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      December 11, 2012
  4. I so, so agree with you. My favorite passage from The Great Gatsby: He smiled understandingly-much more than understandingly. It was one of those rare smiles with a quality of eternal reassurance in it, that you may come across four or five times in life. It faced–or seemed to face–the whole eternal world for an instant, and then concentrated on you with an irresistible prejudice in your favor. It understood you just as far as you wanted to be understood, believed in you as you would like to believe in yourself, and assured you that it had precisely the impression of you that, at your best, you hoped to convey.

    Liked by 1 person

    December 11, 2012
    • Yes, love that passage as well. That one will be in an upcoming post with my favorite quotes and passages from the book.

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      December 11, 2012
  5. Blair #

    The thought of a buttery-smooth book is making me so hungry right now.

    Great post!

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    December 11, 2012
  6. You beg the question that smooth prose is the epitome of the art. I subscribe to what Franz Kafka said:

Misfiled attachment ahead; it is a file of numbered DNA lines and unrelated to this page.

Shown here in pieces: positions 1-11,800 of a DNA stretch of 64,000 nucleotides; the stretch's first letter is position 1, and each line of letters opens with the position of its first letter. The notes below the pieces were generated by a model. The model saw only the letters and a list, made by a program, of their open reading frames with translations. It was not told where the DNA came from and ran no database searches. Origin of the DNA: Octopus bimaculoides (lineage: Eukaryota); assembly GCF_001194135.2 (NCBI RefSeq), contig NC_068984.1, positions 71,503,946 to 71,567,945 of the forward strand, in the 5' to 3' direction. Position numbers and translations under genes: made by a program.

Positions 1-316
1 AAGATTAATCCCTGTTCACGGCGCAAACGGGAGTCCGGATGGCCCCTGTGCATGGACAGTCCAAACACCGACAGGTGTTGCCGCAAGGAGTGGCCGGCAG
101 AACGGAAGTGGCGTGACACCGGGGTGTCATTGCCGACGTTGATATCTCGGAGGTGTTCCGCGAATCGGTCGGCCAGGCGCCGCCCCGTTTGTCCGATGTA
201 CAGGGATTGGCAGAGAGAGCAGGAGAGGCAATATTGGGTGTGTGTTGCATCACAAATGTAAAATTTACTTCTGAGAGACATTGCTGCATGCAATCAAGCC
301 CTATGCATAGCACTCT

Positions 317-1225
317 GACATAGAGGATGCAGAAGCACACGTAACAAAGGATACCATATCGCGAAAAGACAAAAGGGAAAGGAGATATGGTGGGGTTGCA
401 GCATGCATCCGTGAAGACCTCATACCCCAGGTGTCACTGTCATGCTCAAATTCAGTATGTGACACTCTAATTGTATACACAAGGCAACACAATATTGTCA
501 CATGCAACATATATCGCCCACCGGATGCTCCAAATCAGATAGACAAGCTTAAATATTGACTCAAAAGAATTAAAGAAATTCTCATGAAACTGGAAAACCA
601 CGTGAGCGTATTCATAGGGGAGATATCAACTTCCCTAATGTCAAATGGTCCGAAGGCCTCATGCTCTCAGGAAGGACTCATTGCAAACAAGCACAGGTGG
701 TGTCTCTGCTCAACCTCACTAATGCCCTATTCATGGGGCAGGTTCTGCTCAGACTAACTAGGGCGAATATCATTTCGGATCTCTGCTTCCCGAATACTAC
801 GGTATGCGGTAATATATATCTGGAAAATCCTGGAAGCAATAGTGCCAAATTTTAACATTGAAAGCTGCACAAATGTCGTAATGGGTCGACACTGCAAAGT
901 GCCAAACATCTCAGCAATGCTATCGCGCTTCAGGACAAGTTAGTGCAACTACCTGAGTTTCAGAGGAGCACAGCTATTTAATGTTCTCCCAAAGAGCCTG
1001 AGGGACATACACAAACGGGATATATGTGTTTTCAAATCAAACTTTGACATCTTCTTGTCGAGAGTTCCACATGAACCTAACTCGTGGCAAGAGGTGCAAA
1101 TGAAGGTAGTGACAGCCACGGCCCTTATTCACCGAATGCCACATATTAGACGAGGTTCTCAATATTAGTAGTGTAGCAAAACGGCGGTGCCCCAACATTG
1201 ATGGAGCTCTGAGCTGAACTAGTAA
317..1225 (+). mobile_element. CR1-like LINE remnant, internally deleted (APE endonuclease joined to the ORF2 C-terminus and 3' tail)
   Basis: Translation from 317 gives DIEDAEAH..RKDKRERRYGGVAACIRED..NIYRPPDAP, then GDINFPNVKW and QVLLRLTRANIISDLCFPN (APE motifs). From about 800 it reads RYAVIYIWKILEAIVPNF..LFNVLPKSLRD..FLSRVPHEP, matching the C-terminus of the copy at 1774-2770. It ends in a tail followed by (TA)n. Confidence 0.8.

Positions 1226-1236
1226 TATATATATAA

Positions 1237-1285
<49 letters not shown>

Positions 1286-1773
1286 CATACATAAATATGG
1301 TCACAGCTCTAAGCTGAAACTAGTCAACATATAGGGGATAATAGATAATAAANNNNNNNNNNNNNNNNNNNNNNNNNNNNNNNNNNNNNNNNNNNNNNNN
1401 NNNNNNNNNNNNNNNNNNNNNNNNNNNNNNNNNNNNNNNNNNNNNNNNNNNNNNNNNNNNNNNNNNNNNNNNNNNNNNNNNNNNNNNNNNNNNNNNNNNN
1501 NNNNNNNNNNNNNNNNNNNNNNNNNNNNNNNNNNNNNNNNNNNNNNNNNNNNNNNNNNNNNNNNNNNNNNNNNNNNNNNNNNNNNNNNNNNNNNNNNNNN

“I think we ought to read only the kind of books that wound and stab us.”

    Kafka emphasized this position quite effectively in another quotation:

    “If the book we are reading does not wake us, as with a fist hammering on our skulls, then why do we read it? Good God, we also would be happy if we had no books and such books that make us happy we could, if need be, write ourselves. What we must have are those books that come on us like ill fortune, like the death of one we love better than ourselves, like suicide. A book must be an ice axe to break the sea frozen inside us.”

    Buttery prose sounds so boring.

    The Great Gatsby is an excellent novel and is especially useful to introduce the form in High School, but Scott Fitzgerald, as an author, is an also-ran. Fitzgerald’s biography (and that of Zelda), however, is definitely good reading, far more engaging than any of his other works.

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    December 11, 2012
    • So you’re saying a good book should have prose that is difficult to read? I’m not following. Kafka’s quote is more about our reaction to the books emotionally, versus the prose and style itself.

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      December 11, 2012
  7. The long sentence you quote in the post is a pleasure to read. I never imagine long sentences could be written in that beautiful way (cough Virginia Woolf cough)

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    December 11, 2012
  8. “It’s like butta, baby.”

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    December 12, 2012
  9. “Butters/butta” and “sick” – you could be living right here in north london hanging out with the teens. I guess they are today’s beautiful people… Lovely to be reminded about how gorgeous The Great Gatsby is to read/re-read. Nicola http://islingtonfacesblog.com

    Like

    December 12, 2012

Trackbacks & Pingbacks

  1. Book 50: The Great Gatsby | 101 Books
  2. Looking Back At The Great Gatsby | 101 Books